The life of a special needs parent is the constant shift of expectations and hope, reality and acceptance. We don’t want to give up on our children, we want to believe in them, but we also don’t want to hold them to some arbitrary standard or normality that is neither helpful nor healthy.
Special needs parents are not dissimilar to parents of mentally unwell people, except that once we get past that initial grief we tend to get to a place where we know that there is no fixing special needs. Our children are not people to be fixed. We are freed from the idea that our child is broken, diseased and in need of a cure.
The grief we feel when our children are diagnosed is in part all tied up in our inability to be able to fix anything. We are left powerless to help our children in a way that we are used to. We have to accept rather than cure. Stand by and watch instead of fixing the situation. It’s an uncomfortable realisation, and one which is not easy to accept.
But I think most of us do come to accept it. And once we get to that place the world opens up for us and our children. We see their trajectory as their own instead of comparing them to their peers. We do our best to help them, without expecting miracles. We advocate for them without wanting the normal life our of our neighbours. We celebrate their milestones, however big or small, when they reach them instead of lamenting missed ones.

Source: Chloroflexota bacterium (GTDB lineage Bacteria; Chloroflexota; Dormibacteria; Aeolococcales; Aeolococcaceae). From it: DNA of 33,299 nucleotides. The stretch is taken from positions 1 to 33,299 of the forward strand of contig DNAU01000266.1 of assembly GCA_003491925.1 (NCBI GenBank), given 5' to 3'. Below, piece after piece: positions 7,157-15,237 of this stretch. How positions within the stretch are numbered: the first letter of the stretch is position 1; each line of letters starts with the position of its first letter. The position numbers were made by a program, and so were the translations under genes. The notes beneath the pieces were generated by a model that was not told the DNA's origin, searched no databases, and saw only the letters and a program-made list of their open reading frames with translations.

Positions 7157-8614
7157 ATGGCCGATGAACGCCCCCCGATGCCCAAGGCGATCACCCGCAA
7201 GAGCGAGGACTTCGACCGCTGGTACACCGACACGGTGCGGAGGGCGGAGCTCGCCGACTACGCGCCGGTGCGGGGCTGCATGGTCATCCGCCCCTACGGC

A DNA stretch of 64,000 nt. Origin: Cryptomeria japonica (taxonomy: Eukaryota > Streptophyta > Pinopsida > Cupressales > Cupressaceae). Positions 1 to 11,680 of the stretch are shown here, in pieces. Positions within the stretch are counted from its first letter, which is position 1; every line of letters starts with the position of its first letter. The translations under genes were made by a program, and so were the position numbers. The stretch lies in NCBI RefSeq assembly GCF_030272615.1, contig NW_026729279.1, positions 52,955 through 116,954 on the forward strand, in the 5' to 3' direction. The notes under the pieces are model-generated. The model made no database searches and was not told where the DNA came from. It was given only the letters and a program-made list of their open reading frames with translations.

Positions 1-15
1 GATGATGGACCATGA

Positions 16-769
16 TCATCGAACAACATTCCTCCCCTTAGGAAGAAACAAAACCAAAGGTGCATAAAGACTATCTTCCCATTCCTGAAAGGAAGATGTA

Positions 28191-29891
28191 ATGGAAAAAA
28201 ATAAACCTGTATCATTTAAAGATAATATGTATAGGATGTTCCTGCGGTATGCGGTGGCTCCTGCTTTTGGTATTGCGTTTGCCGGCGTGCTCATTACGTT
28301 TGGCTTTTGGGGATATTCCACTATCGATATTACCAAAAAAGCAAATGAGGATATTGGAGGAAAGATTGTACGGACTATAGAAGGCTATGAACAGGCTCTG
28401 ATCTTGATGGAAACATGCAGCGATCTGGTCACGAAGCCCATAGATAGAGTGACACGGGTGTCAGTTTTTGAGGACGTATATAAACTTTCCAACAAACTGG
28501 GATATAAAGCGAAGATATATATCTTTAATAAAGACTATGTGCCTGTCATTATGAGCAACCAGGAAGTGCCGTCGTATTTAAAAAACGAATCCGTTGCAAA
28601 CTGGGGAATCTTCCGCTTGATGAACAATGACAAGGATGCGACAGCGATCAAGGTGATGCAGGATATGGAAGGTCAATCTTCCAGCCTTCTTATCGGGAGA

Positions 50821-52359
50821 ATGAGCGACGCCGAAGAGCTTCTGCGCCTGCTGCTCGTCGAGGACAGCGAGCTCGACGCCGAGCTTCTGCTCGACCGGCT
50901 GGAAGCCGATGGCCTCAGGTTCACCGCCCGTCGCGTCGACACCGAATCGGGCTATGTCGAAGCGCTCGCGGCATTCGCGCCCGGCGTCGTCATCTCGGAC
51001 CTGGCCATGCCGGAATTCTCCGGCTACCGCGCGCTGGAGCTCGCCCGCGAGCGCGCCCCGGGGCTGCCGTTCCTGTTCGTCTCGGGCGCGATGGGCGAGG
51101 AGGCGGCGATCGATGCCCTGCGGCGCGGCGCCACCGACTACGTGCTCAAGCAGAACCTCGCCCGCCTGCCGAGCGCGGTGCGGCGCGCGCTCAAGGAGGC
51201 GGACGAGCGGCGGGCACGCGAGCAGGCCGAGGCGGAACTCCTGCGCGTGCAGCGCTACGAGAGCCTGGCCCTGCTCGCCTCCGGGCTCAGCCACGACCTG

But it’s not always like that, and I can see where the mental health situation differs. With children like Eva we are forced to accept them as they are because they are born like that. Their personality grows and they are who they were meant to be. There was no accident or mental health switch flipped. We didn’t get to see a different version of them taken away from us or watch them change after a head injury. Eva was born just as she was, no more no less. And once I could accept that, I found so much beauty in it.
But I can see the challenge, the enormity, in accepting a family member and not trying to fix them when something seems so clearly to have gone wrong. I can see the urgent pull to cure an illness which came out of nowhere and so greatly affects that person’s ability to live in the world. That person who you love more than anything.
It’s a cruel but also perfectly fitting irony that the ones who love us can hurt us most, and that the ones we love might be better off in someone else’s care just because we care too much.
It’s a hard thought that a family member isn’t always the right person to help someone with a mental health issue. They might be better off with someone who can accept them, not try to fix them, because they didn’t know any other version of that person, and because they don’t mind which version they are. There is no drive to fix something you don’t see as broken, because you never saw it before it broke. It’s complete and whole as a person, because you cannot see what has gone or is missing.
While I see the parallels of this “problem with the solution” to the special needs world in the idea that Eva wasn’t something to fix, she wasn’t a problem to be cured, I am comforted knowing I did come to accept and celebrate who she was. She was whole. She was complete. She was perfect. No fixing necessary. And I knew it.